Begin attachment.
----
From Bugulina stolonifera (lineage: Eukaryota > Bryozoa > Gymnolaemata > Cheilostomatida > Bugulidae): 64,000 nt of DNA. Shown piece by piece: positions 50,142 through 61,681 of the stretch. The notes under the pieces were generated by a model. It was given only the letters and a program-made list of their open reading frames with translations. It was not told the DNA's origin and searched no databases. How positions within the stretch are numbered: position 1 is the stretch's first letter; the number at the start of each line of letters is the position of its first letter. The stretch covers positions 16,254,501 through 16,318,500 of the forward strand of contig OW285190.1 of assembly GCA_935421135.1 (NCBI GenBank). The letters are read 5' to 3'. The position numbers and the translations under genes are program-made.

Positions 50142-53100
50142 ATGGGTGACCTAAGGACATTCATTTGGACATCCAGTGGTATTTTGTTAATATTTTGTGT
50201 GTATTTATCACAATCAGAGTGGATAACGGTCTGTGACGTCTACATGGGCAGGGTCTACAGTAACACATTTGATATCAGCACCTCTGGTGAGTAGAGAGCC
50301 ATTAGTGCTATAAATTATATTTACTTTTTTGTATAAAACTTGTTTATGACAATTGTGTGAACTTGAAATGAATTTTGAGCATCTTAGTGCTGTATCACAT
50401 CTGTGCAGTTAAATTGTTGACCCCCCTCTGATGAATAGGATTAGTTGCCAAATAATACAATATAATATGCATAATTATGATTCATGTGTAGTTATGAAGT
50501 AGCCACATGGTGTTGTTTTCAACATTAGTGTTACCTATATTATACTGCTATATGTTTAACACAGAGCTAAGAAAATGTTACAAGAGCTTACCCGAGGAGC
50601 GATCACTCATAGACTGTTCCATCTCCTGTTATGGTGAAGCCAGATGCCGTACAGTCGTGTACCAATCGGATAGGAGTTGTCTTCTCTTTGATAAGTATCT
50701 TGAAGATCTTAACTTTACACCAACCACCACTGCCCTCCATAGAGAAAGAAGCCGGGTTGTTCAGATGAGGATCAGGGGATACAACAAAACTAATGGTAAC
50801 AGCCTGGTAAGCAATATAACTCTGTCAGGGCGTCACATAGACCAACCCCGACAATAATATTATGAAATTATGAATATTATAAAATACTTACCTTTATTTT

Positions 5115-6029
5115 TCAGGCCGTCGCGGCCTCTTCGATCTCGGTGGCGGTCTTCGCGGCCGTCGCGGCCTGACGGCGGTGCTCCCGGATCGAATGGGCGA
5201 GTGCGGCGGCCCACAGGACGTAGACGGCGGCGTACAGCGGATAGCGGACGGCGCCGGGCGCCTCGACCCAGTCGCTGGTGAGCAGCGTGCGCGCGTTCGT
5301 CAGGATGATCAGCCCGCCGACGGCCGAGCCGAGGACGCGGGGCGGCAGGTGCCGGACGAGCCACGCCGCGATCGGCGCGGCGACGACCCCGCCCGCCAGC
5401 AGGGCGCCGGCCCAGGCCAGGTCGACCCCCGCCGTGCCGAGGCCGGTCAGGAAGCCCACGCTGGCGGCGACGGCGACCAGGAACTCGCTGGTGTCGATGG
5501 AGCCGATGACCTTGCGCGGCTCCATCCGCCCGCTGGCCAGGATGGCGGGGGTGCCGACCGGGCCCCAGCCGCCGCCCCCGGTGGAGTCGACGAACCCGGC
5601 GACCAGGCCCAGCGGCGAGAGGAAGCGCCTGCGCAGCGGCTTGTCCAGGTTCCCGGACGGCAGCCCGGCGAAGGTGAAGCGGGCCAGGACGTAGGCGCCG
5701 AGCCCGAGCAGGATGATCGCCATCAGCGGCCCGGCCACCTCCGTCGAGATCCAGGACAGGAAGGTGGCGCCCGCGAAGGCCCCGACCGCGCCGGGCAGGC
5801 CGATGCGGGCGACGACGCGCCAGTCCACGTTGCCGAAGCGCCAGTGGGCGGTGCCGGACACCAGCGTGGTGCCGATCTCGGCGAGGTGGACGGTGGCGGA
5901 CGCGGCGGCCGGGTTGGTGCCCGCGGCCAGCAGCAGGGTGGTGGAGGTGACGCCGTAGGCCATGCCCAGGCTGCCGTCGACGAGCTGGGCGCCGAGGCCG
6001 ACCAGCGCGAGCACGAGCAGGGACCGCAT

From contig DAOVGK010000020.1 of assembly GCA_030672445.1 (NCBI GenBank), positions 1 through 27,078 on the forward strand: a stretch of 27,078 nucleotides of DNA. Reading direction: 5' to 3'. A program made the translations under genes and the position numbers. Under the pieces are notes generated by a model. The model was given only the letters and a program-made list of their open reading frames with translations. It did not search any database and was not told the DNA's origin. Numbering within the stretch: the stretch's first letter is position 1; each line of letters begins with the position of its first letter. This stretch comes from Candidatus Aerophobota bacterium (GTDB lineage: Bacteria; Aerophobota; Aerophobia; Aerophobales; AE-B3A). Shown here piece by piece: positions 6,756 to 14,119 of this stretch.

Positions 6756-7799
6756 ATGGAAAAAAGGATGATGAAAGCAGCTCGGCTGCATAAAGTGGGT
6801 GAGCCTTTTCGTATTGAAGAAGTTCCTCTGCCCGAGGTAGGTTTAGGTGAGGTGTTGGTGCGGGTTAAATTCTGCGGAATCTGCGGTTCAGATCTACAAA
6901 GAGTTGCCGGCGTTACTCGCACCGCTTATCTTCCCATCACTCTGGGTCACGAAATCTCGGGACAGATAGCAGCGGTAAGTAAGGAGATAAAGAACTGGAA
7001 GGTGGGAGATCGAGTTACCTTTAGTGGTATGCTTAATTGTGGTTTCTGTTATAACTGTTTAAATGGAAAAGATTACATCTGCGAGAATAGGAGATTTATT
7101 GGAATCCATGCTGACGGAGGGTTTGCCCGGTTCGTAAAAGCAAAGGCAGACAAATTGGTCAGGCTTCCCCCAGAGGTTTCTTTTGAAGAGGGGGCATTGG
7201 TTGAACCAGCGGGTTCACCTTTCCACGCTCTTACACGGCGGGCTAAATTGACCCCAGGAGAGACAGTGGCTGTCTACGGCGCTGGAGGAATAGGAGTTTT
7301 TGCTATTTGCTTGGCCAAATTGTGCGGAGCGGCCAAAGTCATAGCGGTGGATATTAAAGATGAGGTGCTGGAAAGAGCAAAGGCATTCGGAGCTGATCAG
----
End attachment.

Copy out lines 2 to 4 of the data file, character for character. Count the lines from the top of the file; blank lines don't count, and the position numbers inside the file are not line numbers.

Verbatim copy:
Positions 50142-53100
50142 ATGGGTGACCTAAGGACATTCATTTGGACATCCAGTGGTATTTTGTTAATATTTTGTGT
50201 GTATTTATCACAATCAGAGTGGATAACGGTCTGTGACGTCTACATGGGCAGGGTCTACAGTAACACATTTGATATCAGCACCTCTGGTGAGTAGAGAGCC